Brian Rogers, a spokesman for McCain, said the senator will continue to call attention to Romney’s record.
“Someone with a record like he has - running essentially to the left of Ted Kennedy in 1994, someone who voted for Paul Tsongas, someone who supported Democrats in New Hampshire - should not be running around calling himself the only real Republican,” Rogers said.
His speech was part of a three-day swing through the Granite State. A new Marist Poll shows McCain in third place in the early primary state. He garnered 17 percent of the vote, compared to Romney’s 26 percent and former New York Mayor Rudy Giuliani’s 20 percent.
“McCain’s support was the most firmly committed of the GOP rivals while Romney’s was the softest,” writes Susan Page of USA Today. “More than half of McCain’s backers said they strongly supported him, compared with just over a third of Romney’s supporters.”
McCain continued his assault on Romney Sunday morning on CBS’ ” Face the Nation.”
“His record is very clear that he ran in Massachusetts as a very liberal Republican,” he told Bob Schieffer.
But Romney wasn’t McCain’s only target. Appearing on Bill Bennett’s “Morning in America” radio program Oct. 10, McCain took on Giuliani for opposing a presidential line item veto, picking up an issue that has led Romney to challenge the former mayor.
“I’m very disturbed at Mayor Giuliani’s claim that he’ll bring fiscal discipline and yet is adamantly opposed to one of the major tools that 43 governors use and is willing to go to court, to the United States Supreme Court, to deprive the president of the United States of that valuable tool,” McCain said.
McCain didn’t just use the last week for political jockeying. On Thursday, he unveiled his plan for healthcare reform in a speech in Des Moines, Iowa.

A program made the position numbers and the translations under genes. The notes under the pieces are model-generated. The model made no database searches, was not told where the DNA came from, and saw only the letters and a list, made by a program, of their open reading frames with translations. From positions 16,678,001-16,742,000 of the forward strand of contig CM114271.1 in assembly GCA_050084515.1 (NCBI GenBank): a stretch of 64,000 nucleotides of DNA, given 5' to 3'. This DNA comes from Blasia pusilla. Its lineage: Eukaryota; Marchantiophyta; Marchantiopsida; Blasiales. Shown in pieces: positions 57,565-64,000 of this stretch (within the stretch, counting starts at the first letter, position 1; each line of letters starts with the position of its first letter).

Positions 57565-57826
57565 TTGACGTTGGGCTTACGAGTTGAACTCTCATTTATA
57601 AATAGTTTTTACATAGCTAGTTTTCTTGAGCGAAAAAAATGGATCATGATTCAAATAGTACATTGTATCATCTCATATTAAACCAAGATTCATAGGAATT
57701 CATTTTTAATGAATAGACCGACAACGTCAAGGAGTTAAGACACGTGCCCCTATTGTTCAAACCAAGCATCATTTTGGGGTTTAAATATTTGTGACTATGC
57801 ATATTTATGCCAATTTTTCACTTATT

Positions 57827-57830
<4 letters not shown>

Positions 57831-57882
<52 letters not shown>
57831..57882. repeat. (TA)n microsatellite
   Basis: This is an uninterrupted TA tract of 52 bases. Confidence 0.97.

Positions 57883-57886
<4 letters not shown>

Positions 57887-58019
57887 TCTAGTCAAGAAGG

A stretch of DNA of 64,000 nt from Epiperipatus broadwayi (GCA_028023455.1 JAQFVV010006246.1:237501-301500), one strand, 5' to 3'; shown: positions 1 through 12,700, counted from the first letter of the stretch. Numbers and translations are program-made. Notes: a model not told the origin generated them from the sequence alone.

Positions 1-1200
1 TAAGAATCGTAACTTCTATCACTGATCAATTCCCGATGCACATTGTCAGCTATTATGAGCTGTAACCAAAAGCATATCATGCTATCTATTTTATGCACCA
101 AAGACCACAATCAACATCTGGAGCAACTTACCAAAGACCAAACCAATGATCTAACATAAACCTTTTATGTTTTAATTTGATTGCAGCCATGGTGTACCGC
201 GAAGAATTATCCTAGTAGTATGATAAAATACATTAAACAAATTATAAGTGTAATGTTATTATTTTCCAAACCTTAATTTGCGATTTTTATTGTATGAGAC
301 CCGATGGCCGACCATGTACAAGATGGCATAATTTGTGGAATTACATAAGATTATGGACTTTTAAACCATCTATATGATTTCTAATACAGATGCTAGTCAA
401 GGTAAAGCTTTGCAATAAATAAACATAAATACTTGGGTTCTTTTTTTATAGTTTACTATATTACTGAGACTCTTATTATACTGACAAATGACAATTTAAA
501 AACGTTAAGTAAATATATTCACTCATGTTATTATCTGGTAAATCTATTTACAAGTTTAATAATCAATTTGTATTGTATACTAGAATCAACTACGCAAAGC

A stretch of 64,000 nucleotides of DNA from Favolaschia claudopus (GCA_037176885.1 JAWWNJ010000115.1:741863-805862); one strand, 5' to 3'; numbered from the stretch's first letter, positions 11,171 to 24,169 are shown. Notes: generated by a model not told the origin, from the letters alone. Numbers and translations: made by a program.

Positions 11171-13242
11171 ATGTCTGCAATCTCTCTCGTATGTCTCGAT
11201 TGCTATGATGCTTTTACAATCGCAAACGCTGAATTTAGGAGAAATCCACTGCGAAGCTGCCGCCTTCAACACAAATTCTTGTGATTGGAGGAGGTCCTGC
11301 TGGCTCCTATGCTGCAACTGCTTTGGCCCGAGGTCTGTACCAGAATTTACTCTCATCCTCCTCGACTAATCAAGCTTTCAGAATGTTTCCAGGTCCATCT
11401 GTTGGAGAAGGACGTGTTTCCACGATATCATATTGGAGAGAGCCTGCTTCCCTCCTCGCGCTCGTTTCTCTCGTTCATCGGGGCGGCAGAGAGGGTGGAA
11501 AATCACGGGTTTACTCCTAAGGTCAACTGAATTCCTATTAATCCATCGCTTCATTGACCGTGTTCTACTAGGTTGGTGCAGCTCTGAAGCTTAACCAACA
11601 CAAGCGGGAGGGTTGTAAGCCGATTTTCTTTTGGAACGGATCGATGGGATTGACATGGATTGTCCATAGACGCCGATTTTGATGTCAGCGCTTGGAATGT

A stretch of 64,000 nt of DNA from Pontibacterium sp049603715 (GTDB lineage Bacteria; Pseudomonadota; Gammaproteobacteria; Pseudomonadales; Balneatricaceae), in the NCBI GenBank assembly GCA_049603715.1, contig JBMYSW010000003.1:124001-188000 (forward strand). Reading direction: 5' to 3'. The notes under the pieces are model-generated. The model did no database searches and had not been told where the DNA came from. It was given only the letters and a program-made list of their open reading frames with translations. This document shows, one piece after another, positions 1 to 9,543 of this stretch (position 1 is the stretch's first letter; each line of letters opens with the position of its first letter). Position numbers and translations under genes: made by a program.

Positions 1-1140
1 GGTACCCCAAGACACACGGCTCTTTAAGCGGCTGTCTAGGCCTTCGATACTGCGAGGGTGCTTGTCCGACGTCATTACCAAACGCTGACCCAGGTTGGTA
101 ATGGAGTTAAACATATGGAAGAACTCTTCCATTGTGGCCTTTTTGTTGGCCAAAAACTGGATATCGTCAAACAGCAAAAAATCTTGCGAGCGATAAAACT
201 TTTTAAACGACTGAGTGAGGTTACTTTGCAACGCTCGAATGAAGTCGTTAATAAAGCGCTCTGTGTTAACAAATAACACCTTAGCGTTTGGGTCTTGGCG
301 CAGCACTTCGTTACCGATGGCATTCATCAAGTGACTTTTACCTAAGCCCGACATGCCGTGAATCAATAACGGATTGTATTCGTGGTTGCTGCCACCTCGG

“I offer a genuinely conservative vision for health care reform, which preserves the most essential value of American lives - freedom,” McCain said. “My reforms are built on the pursuit of three goals: paying only for quality medical care, having insurance choices that are diverse and responsive to individual needs, and restoring our sense of personal responsibility.”
“With its emphasis on containing costs rather than covering the uninsured, the health care plan that Senator John McCain released Thursday differs not only from those being offered by the Democratic presidential candidates but also by his rivals within the Republican Party,” writes Marc Santora of the New York Times.
The editorial board of The Wall Street Journal also weighed in on McCain’s plan. “The Senator emphasizes that reform will require “fundamental change — nothing short of a complete reform of the culture of our health system and the way we pay for it,”” the Journal’s board writes. “He seems to mean it, too: He’s also proposing a major change to Medicare, thus becoming the only candidate, Republican or Democrat, to confront America’s runaway entitlement spending.”
On another domestic issue, the environment, McCain picked up the endorsement Sunday of the Republicans for Environmental Protection group. The organization also endorsed the senator during his 2000 presidential campaign.
Looking ahead, McCain is scheduled to make remarks at two Washington, D.C. events Tuesday: the Republican Jewish Forum and the RNC Presidential Trust fundraiser. On Wednesday, the senator is expected to travel to South Carolina for two days of campaign stops in Columbia, Ft. Mill, Spartanburg, and Greenville.
“He’s going to talk a lot about his health care plan that was released last week and just continue to drive that message,” said Rogers, McCain’s spokesman.
Rogers added that on Friday McCain will appear at the Values Voters summit in Washington before heading to Florida for the next Republican debate.